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J Thromb Haemost. 2011 Jan;9(1):79-84. doi: 10.1111/j.1538-7836.2010.04101.x.

Is extensive screening for cancer in idiopathic venous thromboembolism warranted?

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Academic Medical Center, Amsterdam, the Netherlands.



Patients with a first episode of idiopathic venous thromboembolism (IVTE) have an estimated 10% incidence of cancer within 12 months after diagnosis. However, the utility of screening for cancer in this population is controversial.


In this prospective concurrently controlled cohort study, limited and extensive cancer screening strategies were compared. All 630 patients underwent baseline screening consisting of history, physical examination, basic laboratory tests and chest X-ray. In the extensive screening group abdominal and chest CT scan and mammography were added. Outcomes were incidence and curability of cancer, and cancer-related and overall mortality.


In 12 of the 342 (3.5%) patients in the extensive screening group malignancy was diagnosed at baseline compared with 2.4% (seven of 288 patients) in the limited screening group. Extensive screening detected six additional cancers (2.0%; 95% CI, 0.74-4.3), of which three were potentially curable. During a median 2.5 years of follow-up, cancer was diagnosed in 3.7% and 5.0% in the extensive and limited screening groups, respectively. In the extensive screening group 26 patients (7.6%) died compared with 24 (8.3%) in the limited screening group; adjusted hazard ratio 1.22 (95% CI, 0.69-2.22). Of these deaths 17 (5.0%) in the extensive screening group and 8 (2.8%) in the limited screening group were cancer related; adjusted hazard ratio 1.79 (95% CI, 0.74-4.35).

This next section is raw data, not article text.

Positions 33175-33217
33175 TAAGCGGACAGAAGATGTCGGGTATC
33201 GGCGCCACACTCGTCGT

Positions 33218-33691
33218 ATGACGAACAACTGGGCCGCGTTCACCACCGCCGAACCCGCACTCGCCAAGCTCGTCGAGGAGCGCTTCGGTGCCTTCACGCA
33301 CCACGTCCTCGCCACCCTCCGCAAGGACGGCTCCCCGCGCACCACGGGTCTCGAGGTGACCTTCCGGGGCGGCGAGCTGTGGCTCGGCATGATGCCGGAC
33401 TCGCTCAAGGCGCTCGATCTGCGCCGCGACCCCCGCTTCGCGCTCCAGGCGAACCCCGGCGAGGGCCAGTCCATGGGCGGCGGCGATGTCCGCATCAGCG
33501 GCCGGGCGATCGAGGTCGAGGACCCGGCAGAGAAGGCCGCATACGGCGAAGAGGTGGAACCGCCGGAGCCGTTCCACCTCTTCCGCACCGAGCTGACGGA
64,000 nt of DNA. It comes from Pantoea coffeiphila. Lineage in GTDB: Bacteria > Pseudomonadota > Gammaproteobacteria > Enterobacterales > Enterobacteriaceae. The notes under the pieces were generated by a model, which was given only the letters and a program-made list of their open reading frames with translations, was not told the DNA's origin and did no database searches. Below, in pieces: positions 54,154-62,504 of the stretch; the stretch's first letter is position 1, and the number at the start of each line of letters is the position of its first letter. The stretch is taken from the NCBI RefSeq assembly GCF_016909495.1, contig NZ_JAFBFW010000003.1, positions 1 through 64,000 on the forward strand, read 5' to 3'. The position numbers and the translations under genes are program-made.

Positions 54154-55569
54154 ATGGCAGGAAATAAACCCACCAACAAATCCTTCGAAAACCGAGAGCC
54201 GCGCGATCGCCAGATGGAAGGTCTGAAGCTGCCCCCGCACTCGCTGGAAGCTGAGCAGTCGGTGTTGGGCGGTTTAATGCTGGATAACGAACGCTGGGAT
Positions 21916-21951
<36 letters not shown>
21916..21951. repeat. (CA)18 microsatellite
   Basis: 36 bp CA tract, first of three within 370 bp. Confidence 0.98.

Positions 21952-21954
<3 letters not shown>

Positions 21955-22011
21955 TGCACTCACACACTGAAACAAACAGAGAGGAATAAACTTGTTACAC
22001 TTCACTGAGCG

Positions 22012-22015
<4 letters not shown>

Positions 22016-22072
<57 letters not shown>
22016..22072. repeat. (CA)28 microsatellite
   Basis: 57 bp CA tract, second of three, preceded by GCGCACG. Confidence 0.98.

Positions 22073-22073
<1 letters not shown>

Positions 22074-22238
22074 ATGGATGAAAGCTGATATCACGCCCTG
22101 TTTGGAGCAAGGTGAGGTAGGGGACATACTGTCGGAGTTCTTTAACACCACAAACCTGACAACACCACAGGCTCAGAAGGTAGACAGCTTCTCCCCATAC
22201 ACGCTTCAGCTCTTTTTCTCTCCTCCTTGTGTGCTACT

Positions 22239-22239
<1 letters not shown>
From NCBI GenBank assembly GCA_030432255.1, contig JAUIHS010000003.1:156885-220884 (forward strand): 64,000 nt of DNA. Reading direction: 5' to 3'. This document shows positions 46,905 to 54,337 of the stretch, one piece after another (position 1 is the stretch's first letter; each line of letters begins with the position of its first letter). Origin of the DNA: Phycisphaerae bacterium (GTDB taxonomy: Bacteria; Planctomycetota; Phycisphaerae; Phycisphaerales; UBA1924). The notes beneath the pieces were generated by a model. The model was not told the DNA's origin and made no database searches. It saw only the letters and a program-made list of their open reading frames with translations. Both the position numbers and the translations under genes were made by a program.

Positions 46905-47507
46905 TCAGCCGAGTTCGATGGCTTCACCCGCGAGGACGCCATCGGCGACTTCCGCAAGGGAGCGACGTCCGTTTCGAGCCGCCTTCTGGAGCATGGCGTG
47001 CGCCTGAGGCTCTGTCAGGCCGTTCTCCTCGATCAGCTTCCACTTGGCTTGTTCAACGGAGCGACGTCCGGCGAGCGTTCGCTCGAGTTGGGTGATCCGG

The low yield of extensive screening and lack of survival benefit do not support routine screening for cancer with abdominal and chest CT scan and mammography in patients with a first episode of IVTE.

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